How to choose a private Physiotherapist


Physiotherapy intervention following Stroke is considered a hallmark of the traditional rehabilitation process. Recovery can and does occur naturally, however current literature shows that appropriate physiotherapy intervention is essential in optimising function, mobility and quality of life. It is seen as most important in the early stages, within the first six months post-Stroke, but also extremely relevant in chronic situations up to 15 years post-Stroke and beyond.

Most people who have had a Stroke will have crossed paths with a physiotherapist if they were admitted to hospital. They may have even been fortunate enough to receive ongoing therapy at home after discharge. Making the move to seek a private physiotherapist after public services have ceased however can be a whole different kettle of fish.

Physiotherapy is a broad term which can cover a range of therapeutic techniques from massage and manipulation to gait retraining and sporting injuries. Most physiotherapists will know a bit about everything but tend to specialise in one particular area such as sports injuries, manipulation or neurological conditions. To get the best out of your therapy, it is important to choose a physio who has neurological experience, especially in Stroke. To do this, you may need to search further than your local physiotherapy practice for the best care.

So how do you find a physio in the community that knows about Stroke? The first thing to try is accessing the Australian Physiotherapy Association (APA) through their phone number or website. The Australian Physiotherapy Association is the national professional body for qualified physiotherapists. They have a ‘find a physio’ link that will filter your search specific to your location and special needs. The APA has long supported the concept of categorising physiotherapists in their special interest and clinical areas as well as providing a pathway for continued education and specialist recognition. Narrowing the field to neurology will automatically select physios who are members of the National Neurology Group.

Physiotherapists in this category have a special interest in neurological conditions and will have a better understanding of the neurological system and prognostic treatment pathways, particularly for Stroke management. Most of these physios have a background working in multidisciplinary rehabilitation units, they have had more exposure to treatment of neurological conditions, focused their professional development on management for neurological conditions and know how to access more services such as aids, equipment and new treatment strategies.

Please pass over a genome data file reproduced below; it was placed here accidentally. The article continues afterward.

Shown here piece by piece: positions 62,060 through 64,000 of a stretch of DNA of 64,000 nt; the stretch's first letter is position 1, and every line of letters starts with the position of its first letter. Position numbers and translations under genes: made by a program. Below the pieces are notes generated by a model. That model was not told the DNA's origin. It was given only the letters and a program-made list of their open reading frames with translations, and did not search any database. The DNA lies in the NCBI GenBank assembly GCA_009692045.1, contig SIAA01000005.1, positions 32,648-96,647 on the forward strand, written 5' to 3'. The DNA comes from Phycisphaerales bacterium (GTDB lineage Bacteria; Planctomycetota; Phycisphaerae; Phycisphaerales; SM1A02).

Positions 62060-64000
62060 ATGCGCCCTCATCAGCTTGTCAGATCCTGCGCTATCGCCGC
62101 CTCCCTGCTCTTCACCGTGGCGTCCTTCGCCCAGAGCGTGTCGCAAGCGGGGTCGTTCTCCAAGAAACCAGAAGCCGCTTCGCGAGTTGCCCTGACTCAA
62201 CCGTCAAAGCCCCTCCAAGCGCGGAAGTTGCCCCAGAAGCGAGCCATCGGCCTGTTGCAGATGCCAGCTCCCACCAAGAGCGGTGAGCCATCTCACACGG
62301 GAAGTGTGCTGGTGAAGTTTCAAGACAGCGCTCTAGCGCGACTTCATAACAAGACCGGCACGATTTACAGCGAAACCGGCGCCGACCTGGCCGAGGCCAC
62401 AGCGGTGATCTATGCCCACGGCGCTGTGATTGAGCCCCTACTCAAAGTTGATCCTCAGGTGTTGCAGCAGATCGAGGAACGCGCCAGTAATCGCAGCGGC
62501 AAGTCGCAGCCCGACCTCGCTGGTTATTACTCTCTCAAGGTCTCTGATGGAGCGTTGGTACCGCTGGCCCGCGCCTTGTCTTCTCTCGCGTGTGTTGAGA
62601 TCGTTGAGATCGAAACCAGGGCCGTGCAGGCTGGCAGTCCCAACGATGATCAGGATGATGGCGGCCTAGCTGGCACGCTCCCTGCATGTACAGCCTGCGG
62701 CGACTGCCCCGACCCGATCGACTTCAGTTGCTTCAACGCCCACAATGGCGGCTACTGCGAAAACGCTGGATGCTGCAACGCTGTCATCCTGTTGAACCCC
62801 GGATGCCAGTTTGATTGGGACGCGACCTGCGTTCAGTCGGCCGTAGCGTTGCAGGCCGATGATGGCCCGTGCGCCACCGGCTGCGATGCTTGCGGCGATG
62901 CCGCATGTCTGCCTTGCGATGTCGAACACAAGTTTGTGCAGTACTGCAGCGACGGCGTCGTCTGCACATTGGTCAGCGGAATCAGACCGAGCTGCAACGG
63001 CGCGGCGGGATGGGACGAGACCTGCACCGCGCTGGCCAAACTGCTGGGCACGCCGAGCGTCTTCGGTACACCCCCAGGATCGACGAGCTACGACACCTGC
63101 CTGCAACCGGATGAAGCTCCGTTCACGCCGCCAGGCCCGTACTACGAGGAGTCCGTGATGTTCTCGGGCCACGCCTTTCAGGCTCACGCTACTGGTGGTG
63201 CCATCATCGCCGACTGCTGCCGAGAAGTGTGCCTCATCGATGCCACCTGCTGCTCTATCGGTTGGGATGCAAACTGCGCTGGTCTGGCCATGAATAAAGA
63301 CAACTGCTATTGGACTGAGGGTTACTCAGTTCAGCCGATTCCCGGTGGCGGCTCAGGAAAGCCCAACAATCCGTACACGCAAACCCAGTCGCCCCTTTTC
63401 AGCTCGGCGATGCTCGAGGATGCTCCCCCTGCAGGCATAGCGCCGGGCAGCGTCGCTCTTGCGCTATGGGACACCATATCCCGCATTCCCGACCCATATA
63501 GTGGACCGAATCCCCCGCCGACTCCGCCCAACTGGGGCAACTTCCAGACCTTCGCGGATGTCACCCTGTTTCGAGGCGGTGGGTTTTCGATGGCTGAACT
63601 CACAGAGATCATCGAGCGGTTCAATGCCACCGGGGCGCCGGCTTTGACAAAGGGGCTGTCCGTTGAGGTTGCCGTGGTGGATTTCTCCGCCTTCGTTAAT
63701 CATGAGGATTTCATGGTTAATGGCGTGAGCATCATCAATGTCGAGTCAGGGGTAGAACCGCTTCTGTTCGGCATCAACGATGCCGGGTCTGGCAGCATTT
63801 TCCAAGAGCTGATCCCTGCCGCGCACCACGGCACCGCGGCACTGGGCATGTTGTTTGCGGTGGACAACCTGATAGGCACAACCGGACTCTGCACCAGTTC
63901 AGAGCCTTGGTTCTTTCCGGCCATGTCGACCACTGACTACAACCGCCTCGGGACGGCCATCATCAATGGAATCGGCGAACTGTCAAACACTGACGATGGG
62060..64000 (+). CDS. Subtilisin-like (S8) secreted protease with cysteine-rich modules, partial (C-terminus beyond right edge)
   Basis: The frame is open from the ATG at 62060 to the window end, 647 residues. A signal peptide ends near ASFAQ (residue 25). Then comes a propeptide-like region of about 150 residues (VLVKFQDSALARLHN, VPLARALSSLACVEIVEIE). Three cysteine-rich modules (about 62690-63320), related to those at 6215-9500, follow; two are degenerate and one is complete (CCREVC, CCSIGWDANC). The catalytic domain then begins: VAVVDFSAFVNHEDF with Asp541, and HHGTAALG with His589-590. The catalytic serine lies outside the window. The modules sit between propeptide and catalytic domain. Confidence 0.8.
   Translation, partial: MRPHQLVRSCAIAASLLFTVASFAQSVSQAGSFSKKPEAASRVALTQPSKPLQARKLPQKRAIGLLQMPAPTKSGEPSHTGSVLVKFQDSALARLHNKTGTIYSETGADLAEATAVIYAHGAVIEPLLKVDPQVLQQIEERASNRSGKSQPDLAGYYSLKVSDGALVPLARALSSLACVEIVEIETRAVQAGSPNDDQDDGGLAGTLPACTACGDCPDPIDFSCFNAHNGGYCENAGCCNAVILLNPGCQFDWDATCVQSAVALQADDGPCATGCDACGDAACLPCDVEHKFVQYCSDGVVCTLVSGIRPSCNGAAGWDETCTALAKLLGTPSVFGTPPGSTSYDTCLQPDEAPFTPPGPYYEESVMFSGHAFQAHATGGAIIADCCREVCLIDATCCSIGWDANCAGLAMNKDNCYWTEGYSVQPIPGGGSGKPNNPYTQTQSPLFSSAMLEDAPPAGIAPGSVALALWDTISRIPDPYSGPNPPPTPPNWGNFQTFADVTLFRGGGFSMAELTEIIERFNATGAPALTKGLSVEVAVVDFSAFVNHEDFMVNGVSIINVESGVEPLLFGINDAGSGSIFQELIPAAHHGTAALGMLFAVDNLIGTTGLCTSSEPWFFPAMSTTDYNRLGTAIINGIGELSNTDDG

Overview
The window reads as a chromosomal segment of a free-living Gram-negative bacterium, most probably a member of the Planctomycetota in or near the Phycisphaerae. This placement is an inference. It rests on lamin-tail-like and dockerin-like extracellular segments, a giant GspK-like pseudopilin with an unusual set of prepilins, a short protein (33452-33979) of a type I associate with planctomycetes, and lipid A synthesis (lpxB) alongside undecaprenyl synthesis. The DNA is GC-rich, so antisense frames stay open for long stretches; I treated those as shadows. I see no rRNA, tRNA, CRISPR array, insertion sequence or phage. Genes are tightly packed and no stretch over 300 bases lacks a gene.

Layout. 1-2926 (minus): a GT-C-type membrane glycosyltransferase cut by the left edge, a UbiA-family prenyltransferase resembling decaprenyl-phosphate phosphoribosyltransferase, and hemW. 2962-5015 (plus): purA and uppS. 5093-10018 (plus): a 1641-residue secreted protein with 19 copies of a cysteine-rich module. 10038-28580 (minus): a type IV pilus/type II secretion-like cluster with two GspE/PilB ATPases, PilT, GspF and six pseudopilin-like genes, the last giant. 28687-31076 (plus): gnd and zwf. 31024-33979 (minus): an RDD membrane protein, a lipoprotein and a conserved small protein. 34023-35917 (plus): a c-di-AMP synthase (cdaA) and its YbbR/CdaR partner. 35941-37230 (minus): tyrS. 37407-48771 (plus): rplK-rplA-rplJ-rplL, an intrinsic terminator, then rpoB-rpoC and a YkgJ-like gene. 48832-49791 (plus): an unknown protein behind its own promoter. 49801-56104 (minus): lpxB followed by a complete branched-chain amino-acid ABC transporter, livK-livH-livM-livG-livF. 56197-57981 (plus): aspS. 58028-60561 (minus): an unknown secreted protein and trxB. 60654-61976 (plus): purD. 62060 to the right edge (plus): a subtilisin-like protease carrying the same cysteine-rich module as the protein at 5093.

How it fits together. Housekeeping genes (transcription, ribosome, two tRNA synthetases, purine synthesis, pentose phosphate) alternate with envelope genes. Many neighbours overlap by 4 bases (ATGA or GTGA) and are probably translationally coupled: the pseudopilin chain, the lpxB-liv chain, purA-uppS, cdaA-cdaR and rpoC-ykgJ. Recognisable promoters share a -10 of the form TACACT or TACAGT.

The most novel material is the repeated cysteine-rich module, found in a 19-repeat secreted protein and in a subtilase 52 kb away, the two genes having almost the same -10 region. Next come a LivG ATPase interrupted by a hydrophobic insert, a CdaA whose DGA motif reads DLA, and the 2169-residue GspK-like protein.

Therapists found under this search will be listed hierarchically. At the top of the list will be Specialist Neurological Physiotherapists. As a Fellow of the Australian College of Physiotherapists, this therapist would have attained the highest level of expertise in neurology via a rigorous training and examination process. They may contribute to the professional education of colleagues, actively engage in their own professional development and have had involvement in research activities. There are currently seven Specialist Neurological Physiotherapists in Australia at present.

Below this will be Titled Neurological Physiotherapists. To qualify as a Level Two or Titled Member, further study (e.g., a coursework Masters Degree in neurology, or study through the alternate pathway established by the National Neurology Group) is required. When a member becomes a Titled Member of the National Neurology Group the member has the right to use the words ‘APA Neurological Physiotherapist’ after their name. There are currently 49 Titled Neurological Physiotherapists in Australia.